Pinch yourself, it’s finally here. 

Friday, the Wisconsin football team will take to the field for the first time since their heartbreaking New Year’s Day defeat in the Rose Bowl as they open up the season against Illinois at Camp Randall. 

The Badgers enter the 2020 season with a bit of uncertainty. Wisconsin will look to replace current Colts running back and two-time Doak Walker Award-winner Jonathan Taylor on offense. In three years at Wisconsin, Taylor rushed for the record books, accumulating 6,174 rushing yards and 50 touchdowns. It will be no small task to replace his production. 

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On defense, Wisconsin will miss two veteran linebackers who terrorized opposing quarterbacks. In 2019, linebackers Zack Baun and Chris Orr combined for 24 sacks, leading a defense that only gave up 16.1 points per game last season. With Baun and Orr gone to the NFL, Wisconsin will rely on junior linebacker Jack Sanborn to anchor the defense. 

The preseason All-Big Ten nominee turned some heads last season, recording 50 solo tackles and 5.5 sacks. 

Perhaps the headline of Friday’s game is the highly-anticipated debut of redshirt freshman quarterback Graham Mertz. The talented youngster was thrown into the starting role after a foot injury sidelined senior quarterback Jack Coan indefinitely. While Mertz has a lot of arm talent, it’ll be interesting to see how he handles the pressure of facing a Big Ten defense in his first start. 

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On the flip side, the Illini will look to build off a successful 2019 campaign. In 2019, they won six games — their highest win total since the 2014 season. One of those wins was a shocking Oct. 19 upset win against the then-ranked No. 6 Badgers.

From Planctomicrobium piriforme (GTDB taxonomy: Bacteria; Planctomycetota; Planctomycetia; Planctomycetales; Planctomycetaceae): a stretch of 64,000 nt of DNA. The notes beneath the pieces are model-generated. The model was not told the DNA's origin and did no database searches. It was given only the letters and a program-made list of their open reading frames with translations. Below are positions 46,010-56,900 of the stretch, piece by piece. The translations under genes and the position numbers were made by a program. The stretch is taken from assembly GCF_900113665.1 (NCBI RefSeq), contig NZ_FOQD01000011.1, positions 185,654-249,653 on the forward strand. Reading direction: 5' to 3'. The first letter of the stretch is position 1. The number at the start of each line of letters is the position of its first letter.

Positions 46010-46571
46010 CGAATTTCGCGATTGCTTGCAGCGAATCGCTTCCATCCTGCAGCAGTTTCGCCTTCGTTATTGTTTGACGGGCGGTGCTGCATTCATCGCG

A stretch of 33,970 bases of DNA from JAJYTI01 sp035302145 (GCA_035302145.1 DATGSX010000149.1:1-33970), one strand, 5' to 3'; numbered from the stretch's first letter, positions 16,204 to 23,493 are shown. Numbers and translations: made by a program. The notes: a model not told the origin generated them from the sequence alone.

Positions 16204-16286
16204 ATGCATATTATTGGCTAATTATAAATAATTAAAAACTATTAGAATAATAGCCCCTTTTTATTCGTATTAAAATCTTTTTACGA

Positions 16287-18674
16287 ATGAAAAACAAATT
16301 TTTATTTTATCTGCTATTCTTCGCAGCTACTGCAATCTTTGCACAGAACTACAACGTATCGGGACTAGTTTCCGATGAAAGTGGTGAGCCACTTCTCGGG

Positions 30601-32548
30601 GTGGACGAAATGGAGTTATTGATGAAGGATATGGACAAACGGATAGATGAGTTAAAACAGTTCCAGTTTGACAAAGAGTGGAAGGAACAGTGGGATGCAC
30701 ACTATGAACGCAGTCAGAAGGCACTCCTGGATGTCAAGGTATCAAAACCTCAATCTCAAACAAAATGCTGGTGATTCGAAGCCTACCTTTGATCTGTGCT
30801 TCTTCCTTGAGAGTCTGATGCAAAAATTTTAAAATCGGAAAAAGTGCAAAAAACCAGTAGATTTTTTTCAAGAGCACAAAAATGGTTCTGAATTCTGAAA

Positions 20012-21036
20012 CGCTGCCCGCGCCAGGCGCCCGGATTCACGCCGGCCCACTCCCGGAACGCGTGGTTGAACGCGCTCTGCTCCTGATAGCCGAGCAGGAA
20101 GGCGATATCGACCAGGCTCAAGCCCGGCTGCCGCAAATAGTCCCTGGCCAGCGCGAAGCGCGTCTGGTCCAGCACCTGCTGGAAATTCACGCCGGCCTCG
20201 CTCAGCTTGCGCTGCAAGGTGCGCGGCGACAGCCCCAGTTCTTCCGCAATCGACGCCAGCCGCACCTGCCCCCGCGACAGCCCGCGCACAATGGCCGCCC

To avoid a loss for the second consecutive season against Illinois, the Badgers will have to slow down an experienced offense led by quarterback Brandon Peters. 

In 2019, Peters provided stability at the quarterback position, starting 11 games and throwing for 18 touchdowns to only eight interceptions. Peters and the passing game are complemented by running back Mike Epstein. 

When healthy, Epstein has been effective, rushing for over 5.5 yards per carry in all three of his seasons. The problem is that Epstein has been plagued by the injury bug and has suffered a season-ending injury in all three of his seasons in Champaign. Coupled with Peters’ proficient passing, Epstein and the rest of the running game could make for a balanced offensive attack in 2020. 

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Though this has been an unconventional season due to the COVID-19 pandemic, Wisconsin game day is finally approaching. With a handful of new faces, Wisconsin looks to fend off the feisty Illini. Kickoff is set for 7:00 p.m.